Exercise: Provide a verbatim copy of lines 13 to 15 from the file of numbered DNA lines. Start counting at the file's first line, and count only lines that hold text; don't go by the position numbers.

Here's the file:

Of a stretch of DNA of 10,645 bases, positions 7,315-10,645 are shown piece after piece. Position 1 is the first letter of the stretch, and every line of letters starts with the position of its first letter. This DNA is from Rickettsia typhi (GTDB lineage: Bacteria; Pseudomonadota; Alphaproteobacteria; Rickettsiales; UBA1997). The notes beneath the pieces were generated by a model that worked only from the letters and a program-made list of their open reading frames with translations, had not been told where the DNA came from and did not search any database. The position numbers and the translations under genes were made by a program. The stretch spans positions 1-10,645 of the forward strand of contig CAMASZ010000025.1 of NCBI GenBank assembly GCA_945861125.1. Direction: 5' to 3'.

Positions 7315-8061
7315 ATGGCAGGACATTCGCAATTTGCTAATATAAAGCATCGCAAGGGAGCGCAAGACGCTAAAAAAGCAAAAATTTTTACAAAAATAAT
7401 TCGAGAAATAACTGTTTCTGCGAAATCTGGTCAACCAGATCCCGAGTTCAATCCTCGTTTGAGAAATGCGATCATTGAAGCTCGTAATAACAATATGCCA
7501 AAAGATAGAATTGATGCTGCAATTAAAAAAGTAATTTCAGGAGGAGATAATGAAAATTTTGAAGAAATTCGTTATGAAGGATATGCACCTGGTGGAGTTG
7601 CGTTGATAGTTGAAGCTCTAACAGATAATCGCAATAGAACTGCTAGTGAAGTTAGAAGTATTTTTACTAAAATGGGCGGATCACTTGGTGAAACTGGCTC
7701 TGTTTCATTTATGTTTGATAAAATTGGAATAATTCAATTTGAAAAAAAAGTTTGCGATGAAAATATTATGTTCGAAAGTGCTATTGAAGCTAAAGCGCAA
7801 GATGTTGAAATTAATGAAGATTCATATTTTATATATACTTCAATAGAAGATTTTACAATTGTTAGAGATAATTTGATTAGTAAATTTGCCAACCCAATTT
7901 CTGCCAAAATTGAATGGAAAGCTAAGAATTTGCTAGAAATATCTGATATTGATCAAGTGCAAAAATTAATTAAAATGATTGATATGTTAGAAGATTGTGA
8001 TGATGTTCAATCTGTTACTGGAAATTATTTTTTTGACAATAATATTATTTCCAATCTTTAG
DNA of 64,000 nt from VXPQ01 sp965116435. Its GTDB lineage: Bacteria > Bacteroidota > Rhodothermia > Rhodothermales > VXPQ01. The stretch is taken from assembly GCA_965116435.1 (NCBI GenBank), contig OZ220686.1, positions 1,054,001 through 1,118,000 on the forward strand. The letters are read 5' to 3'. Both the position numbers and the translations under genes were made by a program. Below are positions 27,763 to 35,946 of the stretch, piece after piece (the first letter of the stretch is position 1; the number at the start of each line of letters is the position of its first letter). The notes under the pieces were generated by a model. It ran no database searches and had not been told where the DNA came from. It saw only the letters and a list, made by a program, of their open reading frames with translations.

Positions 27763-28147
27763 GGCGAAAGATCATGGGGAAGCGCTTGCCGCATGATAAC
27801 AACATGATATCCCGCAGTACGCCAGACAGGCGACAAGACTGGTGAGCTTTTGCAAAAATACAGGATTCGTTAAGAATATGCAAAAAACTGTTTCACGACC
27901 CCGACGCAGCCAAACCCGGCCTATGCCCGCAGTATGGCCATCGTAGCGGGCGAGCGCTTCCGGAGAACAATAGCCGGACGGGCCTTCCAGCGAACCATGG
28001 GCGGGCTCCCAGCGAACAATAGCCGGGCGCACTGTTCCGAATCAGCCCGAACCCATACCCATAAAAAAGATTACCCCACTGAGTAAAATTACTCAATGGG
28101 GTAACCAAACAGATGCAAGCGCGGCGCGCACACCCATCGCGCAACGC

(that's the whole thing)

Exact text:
27763 GGCGAAAGATCATGGGGAAGCGCTTGCCGCATGATAAC
27801 AACATGATATCCCGCAGTACGCCAGACAGGCGACAAGACTGGTGAGCTTTTGCAAAAATACAGGATTCGTTAAGAATATGCAAAAAACTGTTTCACGACC
27901 CCGACGCAGCCAAACCCGGCCTATGCCCGCAGTATGGCCATCGTAGCGGGCGAGCGCTTCCGGAGAACAATAGCCGGACGGGCCTTCCAGCGAACCATGG